‘Pretty good’: Finch WC dream alive as Aussies set to wait until last minute for selection call

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‘Pretty good’: Finch WC dream alive as Aussies set to wait until last minute for selection call

Australian captain Aaron Finch’s T20 World Cup dream is not dead after selection boss George Bailey said he’d be given every chance to play Afghanistan on Friday night despite suffering a hamstring injury.

Finch went through a gentle fitness test at training in Adelaide on Wednesday alongside Tim David, who is also under an injury cloud for Australia’s must-win final pool game.

The pair did a series of run-throughs and Finch also stretched the hamstring he hurt in Monday’s win over Ireland that forced him to leave the field early.

Bailey said the pair were “pretty good” but couldn’t lock them in or out for the clash.

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David didn’t field at all against Ireland, but Bailey said both would be given every opportunity to prove their fitness.

Marcus Stoinis, who also left the Gabba early on Monday night with injury, is expected to be fit.

“We will keep assessing them over the next 48 hours,” Bailey said on Wednesday,

“Stoin (Stoinis) … is good to go, the other two are actually pretty good, they are moving pretty well out there today.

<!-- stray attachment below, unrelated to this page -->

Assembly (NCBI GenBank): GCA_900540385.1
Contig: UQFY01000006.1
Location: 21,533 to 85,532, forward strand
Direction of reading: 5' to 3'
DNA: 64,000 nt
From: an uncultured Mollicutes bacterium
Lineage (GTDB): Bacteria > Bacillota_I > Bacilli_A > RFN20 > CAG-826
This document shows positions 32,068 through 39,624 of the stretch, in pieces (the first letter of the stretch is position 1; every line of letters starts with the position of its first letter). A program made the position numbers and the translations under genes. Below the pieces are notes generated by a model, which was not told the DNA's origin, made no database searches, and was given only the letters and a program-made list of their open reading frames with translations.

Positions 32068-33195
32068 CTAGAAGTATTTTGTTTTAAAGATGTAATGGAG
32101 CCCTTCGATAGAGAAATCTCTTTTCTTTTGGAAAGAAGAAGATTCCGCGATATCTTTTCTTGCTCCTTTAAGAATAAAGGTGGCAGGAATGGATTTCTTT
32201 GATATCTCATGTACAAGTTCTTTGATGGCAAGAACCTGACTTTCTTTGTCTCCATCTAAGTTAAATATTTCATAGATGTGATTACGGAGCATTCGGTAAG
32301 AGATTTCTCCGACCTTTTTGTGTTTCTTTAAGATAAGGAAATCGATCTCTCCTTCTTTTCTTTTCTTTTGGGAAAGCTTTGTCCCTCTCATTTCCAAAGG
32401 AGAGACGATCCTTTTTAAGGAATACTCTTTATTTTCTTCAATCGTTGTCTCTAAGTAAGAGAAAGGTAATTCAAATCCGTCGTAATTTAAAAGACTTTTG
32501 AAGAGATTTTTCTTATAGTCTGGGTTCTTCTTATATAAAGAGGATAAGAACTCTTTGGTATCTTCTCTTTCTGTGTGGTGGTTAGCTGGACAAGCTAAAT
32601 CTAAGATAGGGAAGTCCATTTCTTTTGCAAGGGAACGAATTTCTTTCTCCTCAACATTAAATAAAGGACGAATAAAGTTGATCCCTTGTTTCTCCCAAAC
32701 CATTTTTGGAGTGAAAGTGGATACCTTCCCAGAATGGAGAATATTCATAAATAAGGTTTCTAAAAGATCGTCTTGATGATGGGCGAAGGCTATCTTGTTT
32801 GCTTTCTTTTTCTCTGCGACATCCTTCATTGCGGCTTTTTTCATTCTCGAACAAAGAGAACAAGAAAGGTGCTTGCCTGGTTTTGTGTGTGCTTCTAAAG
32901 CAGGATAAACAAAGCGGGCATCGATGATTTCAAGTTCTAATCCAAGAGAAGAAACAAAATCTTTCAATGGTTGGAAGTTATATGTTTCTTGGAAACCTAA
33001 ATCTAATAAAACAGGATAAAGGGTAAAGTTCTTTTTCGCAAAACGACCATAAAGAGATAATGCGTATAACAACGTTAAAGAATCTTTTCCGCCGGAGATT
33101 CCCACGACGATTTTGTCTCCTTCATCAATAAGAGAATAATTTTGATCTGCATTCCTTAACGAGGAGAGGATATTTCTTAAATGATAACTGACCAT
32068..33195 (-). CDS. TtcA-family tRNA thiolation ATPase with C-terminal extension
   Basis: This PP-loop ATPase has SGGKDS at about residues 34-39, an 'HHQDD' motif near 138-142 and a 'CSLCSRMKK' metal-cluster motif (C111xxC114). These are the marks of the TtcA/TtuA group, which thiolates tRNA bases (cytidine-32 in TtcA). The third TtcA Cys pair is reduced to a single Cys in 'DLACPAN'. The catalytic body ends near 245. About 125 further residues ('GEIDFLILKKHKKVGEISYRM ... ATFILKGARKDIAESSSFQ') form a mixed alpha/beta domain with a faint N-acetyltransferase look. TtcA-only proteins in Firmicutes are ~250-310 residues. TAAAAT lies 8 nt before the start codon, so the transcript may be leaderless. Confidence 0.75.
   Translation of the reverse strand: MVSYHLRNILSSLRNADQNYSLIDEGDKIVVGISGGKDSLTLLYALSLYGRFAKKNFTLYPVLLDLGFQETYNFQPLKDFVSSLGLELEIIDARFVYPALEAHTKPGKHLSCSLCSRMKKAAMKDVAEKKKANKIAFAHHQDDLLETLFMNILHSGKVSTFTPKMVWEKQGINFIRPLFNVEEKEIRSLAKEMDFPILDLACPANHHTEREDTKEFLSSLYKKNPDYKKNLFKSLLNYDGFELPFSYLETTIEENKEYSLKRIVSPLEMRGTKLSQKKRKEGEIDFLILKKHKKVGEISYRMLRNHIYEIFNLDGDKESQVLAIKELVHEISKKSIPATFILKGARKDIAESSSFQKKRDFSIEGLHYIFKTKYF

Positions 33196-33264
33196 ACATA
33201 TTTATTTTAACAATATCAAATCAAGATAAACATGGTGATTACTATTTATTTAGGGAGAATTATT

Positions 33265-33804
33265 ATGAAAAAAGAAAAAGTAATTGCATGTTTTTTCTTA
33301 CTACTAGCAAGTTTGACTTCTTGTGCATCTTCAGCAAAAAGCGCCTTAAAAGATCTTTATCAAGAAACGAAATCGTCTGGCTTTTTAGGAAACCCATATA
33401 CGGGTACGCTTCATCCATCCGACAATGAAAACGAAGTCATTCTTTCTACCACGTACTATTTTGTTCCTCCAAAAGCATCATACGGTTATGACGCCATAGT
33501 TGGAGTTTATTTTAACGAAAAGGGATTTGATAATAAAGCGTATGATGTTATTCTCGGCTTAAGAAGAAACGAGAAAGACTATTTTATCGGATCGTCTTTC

“I haven’t had a chance to grab our medical staff … and I trust the information that Finchy will give us.

“We will give it the time it needs.”

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Matthew Wade is expected to captain the team should Finch not come up, with Cameron Green or Steve Smith potential replacements in the batting line-up.

“There’s a bit going on now with this game isn’t there now with last night’s result, so we’ll obviously work through a few scenarios with Net Run-Rate and what that looks like,” Bailey said.

“Cleary New Zealand and Ireland play before us as well. I don’t think we’ll leave selection up until that late but we’ll work through that.

“I don’t think the time frame will be any different to any other game. we’ll probably get together post training tomorrow (Thursday) and work through that.”

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Australian has to defeat Afghanistan in their last group game to remain a chance of advancing to the semi-finals and hope other results go their way, with net run rate set to decide who moves through.

Bailey said first and foremost it was essential Australia put 11 fit and healthy players on the field against a tough opponent.

“Again, it’s that combined with the situation that we find ourselves in terms of what we might need to do in the game,” he said.

“At the fundamental level is Afghanistan is a very strong side and you need 11 fit and firing players to beat them.”

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